Career Clustersâ„¢ Institute Blog Series: If Programs of Study Are the Solution, What Is the Problem?

This blog series provides readers with insight on the valuable content that will be shared at the upcoming Career Clusters â„¢ Institute. Guest bloggers are among teachers, faculty, researchers and other experts that will present at the national gathering in Washington, DC in June.

Dr. James R. Stone, III is the Director of the National Research Center for Career and Technical Education (NRCCTE) at the University of Louisville. Dr. Stone’s research has focused on strategies that improve the capacity of CTE programs to improve the engagement, achievement, and transition of secondary and postsecondary CTE participants, including longitudinal studies on the effects of work-based learning and the effect of whole-school, CTE-based school reforms on educational outcomes of youth in high-poverty communities. A former editor for the Journal of Vocational Education Research, Stone has published numerous articles, books, and book chapters on CTE.

Programs of study (POS) are the most recent effort in the United States to improve the transition of youth from high school to the workplace. In most industrialized nations, one national institution governs education; in the United States, schools, state and local governments, and business organizations—operating in very loose partnerships with the federal government—have sought to support youth in successfully and efficiently transitioning from public education to further education or careers.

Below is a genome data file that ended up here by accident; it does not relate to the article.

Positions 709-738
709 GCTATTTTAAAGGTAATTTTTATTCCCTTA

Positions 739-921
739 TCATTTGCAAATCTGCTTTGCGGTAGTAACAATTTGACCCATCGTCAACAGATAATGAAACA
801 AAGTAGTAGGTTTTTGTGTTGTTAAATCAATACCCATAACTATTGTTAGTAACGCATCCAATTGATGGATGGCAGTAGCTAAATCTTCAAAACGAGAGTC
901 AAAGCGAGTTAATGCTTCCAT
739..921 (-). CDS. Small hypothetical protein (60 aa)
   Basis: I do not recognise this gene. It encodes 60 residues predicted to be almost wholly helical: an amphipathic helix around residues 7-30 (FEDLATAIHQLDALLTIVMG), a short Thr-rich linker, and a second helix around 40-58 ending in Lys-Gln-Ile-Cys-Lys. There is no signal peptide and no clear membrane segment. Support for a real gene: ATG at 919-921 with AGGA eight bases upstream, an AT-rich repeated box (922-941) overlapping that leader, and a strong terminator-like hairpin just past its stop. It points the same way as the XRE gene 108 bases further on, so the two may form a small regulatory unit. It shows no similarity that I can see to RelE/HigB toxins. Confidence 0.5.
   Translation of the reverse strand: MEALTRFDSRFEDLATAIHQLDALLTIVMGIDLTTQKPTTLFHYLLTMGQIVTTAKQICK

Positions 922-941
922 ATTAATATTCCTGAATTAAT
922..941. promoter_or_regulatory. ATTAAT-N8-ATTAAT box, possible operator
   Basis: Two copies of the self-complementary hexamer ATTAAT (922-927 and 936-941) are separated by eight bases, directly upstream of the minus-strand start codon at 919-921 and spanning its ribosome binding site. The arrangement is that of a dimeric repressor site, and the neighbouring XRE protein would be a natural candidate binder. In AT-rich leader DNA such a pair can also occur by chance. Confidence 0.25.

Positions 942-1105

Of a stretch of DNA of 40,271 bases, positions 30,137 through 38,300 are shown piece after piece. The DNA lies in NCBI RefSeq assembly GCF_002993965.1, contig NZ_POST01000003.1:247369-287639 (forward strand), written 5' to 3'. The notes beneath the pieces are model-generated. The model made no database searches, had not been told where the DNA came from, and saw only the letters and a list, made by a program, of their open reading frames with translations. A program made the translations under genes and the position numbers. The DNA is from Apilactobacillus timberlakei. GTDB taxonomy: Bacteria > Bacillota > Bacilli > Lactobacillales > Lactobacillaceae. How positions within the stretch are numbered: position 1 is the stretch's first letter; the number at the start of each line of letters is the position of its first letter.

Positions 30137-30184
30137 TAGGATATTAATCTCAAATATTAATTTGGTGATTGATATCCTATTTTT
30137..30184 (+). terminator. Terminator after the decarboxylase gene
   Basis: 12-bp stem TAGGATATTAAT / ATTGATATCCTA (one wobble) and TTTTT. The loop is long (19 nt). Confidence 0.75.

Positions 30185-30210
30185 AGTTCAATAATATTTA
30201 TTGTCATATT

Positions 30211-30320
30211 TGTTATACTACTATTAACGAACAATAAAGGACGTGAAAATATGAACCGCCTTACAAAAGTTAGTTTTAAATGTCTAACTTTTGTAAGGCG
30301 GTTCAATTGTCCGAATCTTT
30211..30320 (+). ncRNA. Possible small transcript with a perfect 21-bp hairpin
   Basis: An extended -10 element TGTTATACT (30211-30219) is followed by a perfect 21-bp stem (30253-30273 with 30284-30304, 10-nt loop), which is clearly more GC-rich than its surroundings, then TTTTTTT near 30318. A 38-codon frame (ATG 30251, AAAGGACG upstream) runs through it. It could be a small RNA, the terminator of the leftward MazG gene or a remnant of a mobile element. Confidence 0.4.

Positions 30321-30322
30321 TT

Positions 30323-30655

As a result, the default structural support for youth transition to the labor market has become what most term “college,” usually defined as a degree from a two-year or four-year postsecondary institution. Believing that the high school diploma no longer signifies a meaningful standard of achievement, and lacking a national system of industry credentials, employers have come to rely on college degrees as proof of preparedness and competency. This assumption has, for better or worse, led to the notion of “college for all” as the best means of preparing all youth for the emergent labor market.

“College for all” has evolved in recent years to incorporate the idea that public education ought to prepare youth for college and careers. “College and career readiness” is a phrase that has captured the imagination if not the vocabulary of state and federal policymakers in the United States as the solution to preparing all youth for a successful adulthood.

Yet the youth of today are moving into an uncertain labor market marked by high unemployment, changing skill demands, and intense global competition. POS are seen as the key to achieving a truly career and college-ready high school graduate who will be prepared to succeed in these uncertain times.

Three questions have driven the National Research Center’s POS research agenda, tied to our overarching interest in student engagement, achievement, and transition. If POS are fully implemented:

  • Will more students graduate from high school—evidence of their engagement?
  • Will students’ academic and technical achievement increase?
  • Will more students transition successfully into the workplace or further education and training?

Learn more about what the research shows are the measurable effects of POS on increasing student engagement, improving student achievement, and enhancing student transition to further education and work by attending Jim Stone’s presentation entitled National Research Center for CTE: what the Research Reveals about Programs of Study at the 2012 Career Clustersâ„¢ Institute.

Ramona Schescke, Member Services Manager

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